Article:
The eternal fragrance of bath products triggers memories from long ago. (Jennifer Bardsley)

The eternal fragrance of bath products triggers memories from long ago. (Jennifer Bardsley)

Bath product fragrances are full of memories

A Costco-size bottle of Neutrogena Rainbath takes the author back to the carefree days of seventh grade

“Why did you buy this giant bottle of Rainbath?” my husband asked, holding up the iconic container of Neutrogena shower gel.

“I don’t know exactly,” I admitted. “It seemed like a good idea when I was at Costco.”

“This is what we used to give my grandma for Christmas.”

“Well that explains it,” I said flippantly, “I too am named Mrs. Bardsley. We must have a thing for Neutrogena.”

But the more that I reflected upon my impulse purchase, the more I realized the true reason for why I had bought it. “It reminds me of seventh grade church camp,” I said 10 minutes later. “Our cabin counselor brought some.”

“Brought what?”

“Rainbath shower gel.” I pointed to the bottle. “Aren’t you paying attention?”

“I am,” he said. “But I thought we were finished talking about shower gel.”

“I could talk about nostalgic bath products for hours,” I declared. I wasn’t exaggerating.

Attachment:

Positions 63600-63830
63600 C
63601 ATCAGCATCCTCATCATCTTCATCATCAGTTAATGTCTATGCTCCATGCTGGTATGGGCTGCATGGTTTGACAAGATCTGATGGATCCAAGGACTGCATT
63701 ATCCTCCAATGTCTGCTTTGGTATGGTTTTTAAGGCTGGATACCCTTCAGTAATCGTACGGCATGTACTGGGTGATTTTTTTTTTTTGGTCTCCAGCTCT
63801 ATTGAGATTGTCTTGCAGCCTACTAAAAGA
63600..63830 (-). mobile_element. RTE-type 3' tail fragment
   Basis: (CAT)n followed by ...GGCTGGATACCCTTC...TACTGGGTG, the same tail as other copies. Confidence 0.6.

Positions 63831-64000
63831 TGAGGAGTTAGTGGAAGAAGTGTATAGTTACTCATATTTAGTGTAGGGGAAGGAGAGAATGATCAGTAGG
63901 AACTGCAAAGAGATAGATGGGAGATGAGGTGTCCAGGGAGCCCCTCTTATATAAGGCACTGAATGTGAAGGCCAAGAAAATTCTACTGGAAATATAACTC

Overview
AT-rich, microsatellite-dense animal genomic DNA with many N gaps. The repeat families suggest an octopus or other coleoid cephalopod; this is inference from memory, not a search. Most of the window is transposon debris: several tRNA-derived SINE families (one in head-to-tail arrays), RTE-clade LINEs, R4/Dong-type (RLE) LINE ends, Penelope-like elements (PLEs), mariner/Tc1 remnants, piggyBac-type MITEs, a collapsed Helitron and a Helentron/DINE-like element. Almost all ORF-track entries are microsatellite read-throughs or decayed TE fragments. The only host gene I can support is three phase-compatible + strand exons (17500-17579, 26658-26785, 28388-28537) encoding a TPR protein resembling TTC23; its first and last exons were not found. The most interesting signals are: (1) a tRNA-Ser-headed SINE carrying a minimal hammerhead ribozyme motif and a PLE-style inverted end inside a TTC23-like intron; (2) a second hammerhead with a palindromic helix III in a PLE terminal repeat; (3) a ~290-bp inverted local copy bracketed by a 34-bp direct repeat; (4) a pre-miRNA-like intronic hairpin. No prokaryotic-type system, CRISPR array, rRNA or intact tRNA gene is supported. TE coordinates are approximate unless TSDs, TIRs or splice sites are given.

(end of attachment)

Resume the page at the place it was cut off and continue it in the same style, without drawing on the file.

Close your eyes and picture the forgotten bottles of the past. The original green Clairol Herbal Essence with the woman on the label with flowers in her hair… The brown Vidal Sassoon products with the cherry almond scent… Avon powder puffs… Perma Soft shampoo… The old bottles of Prell that Christie Brinkley used to advertise…

If I breathe in, I can smell them all. Not at the same time, of course. I’m weird, but I’m not that weird. (My husband might disagree.) For me, when I think about those old scent memories, I feel safe and happy, like I’m 12 years old again. Forget about the mortgage and parenting teenagers. I have no work deadlines or laundry to fold. I’m just a girl taking a bath who’s not responsible for paying the hot water bill.

“Rainbath was so expensive when I was little,” I told my husband. “That’s why it was a special treat to have access to it at church camp.”

“It’s also why we used to give it to grandma as a Christmas present,” he said. “How much did you pay for it at Costco?”

“Eighteen dollars and forty-nine cents,” I said. “But this bottle will last us forever. The cost has gone way down.”

It’s still a lot of money to pay for soap, but not that much when you consider you’re also paying for a memory. Every morning when I suds up in the shower, I figure it’s worth it. The only problem is, now I smell like my husband’s grandma.

Jennifer Bardsley is the author of “Sweet Bliss,” “Good Catch” and more. Find her online on Instagram @jenniferbardsleyauthor, on Twitter @jennbardsley or on Facebook as Jennifer Bardsley Author. Email her at

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